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Inventory: Affordable Homes Up, Luxury Down

The end of forbearance programs and foreclosure moratoriums enticed more at-risk homeowners in lower-cost homes to sell and cash out their higher equity.

SEATTLE – Sales of the most affordable homes in the U.S. rose 11.3% year over year in the fourth quarter of 2021, according to a new report from Redfin. At the same time, the inventory of for-sale homes in that tier also rose, likely because the end of pandemic-driven mortgage forbearance and foreclosure moratorium policies encouraged more of these owners to sell.

“The market for homes at lower price points is booming for a few reasons. Not only is there demand from workers who are now earning higher wages, but investors, who have an appetite for lower-priced homes, are buying up properties at record rates,” says Redfin Chief Economist Daryl Fairweather. “With the end of both mortgage forbearance and the foreclosure moratorium, many homeowners who don’t have much cash in the bank are choosing to sell their homes to clear their mortgage debt, providing plenty of supply to meet the high demand.”

For luxury homes, a big year-over-year sales drop is partly due to a surge during the fourth quarter of 2020, when affluent Americans took advantage of low mortgage rates and remote work to buy high-end homes. Sales are also constrained by a lack of supply. Luxury sales remain elevated above pre-pandemic levels – up by nearly 27% from the last quarter of 2019 to the last quarter of 2021 – but the initial pandemic-driven frenzy for high-end homes has slowed.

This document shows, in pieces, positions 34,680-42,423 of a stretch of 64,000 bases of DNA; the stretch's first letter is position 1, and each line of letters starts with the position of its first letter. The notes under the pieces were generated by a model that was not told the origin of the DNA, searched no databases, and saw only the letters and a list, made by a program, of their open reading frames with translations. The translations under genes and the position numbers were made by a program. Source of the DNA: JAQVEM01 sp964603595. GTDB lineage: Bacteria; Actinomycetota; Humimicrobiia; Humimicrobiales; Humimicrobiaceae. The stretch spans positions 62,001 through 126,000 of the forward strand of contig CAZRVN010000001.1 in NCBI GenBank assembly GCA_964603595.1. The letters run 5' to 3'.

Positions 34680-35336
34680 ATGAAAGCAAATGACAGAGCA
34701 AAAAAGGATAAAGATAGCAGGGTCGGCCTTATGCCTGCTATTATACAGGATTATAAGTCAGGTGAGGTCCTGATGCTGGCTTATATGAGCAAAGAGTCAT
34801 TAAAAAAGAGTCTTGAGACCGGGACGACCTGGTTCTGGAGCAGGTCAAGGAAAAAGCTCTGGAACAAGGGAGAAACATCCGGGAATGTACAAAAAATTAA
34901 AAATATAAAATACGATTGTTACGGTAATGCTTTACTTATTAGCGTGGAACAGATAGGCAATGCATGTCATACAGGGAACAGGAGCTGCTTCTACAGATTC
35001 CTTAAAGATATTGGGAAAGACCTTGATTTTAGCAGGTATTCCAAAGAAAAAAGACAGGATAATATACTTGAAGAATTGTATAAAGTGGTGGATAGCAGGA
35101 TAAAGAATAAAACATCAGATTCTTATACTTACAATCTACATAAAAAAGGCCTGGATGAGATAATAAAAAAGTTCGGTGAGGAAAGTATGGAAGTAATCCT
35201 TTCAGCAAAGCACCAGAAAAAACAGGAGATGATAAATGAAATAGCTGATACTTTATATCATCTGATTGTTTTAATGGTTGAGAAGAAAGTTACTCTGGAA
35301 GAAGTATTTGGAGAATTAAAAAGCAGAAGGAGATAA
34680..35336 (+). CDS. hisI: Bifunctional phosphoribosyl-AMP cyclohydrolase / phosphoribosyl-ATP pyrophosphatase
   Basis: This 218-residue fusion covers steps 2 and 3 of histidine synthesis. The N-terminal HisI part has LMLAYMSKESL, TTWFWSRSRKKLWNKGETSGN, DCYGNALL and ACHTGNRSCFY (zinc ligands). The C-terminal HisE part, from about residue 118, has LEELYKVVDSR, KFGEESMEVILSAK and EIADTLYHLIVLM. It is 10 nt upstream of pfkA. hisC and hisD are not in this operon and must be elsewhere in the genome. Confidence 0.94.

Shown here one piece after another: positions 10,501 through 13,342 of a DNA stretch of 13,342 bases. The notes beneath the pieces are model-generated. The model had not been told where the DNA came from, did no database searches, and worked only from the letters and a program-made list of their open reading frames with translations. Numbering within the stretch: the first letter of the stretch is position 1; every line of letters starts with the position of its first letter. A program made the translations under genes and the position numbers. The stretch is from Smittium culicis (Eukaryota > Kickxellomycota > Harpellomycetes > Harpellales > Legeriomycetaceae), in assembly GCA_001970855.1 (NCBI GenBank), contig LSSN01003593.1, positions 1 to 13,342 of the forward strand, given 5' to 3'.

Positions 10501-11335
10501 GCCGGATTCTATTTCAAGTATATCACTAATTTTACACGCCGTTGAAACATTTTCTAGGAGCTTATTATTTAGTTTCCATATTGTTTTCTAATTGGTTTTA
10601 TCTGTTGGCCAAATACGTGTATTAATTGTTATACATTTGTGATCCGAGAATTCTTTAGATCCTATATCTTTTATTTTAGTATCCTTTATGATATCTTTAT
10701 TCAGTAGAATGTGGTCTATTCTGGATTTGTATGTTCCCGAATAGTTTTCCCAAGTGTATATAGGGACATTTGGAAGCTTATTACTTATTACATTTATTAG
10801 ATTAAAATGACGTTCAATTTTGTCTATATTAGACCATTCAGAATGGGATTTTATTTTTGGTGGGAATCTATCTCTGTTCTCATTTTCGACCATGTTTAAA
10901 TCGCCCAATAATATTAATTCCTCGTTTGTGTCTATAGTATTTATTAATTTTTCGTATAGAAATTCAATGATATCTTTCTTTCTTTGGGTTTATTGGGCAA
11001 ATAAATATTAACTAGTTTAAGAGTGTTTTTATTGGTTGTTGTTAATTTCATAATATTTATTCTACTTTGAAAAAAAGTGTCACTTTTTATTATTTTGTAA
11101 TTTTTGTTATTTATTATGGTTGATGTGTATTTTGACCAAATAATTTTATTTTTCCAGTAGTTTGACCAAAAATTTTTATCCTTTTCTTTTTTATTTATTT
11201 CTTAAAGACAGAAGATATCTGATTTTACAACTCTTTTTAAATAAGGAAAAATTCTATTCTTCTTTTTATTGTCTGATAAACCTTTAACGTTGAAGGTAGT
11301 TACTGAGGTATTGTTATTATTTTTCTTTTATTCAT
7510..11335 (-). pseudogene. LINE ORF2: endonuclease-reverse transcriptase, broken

According to the study, the number of luxury listings (median price of $1,038,200) in the fourth quarter of 2021 was down 16.3% year-to-year. However, the number of listings in the lowest tier of “most affordable” rose 18.6% (median $127,500).

While the number of listings in the “affordable” category dropped 1.9% (median $215,600), it’s still smaller than the listing drop of 10.8% for “mid-priced” homes ($310,000) and 14.7% for “expensive” homes (median $470,000).

Still, at 22 days, mid-priced homes spent less time on the market. The most affordable homes spent 28 days, affordable homes spent 24 days, expensive homes spent 26 days and luxury homes were on the market for 39 days.

“Some experts were worried the end of forbearance would cause a glut of housing supply and eventually lead to a housing-market crash, but there’s plenty of demand to snap up the inventory,” Fairweather says. “The fact that both supply and sales of the most affordable homes shot up at the end of 2021 is solid evidence of that.”

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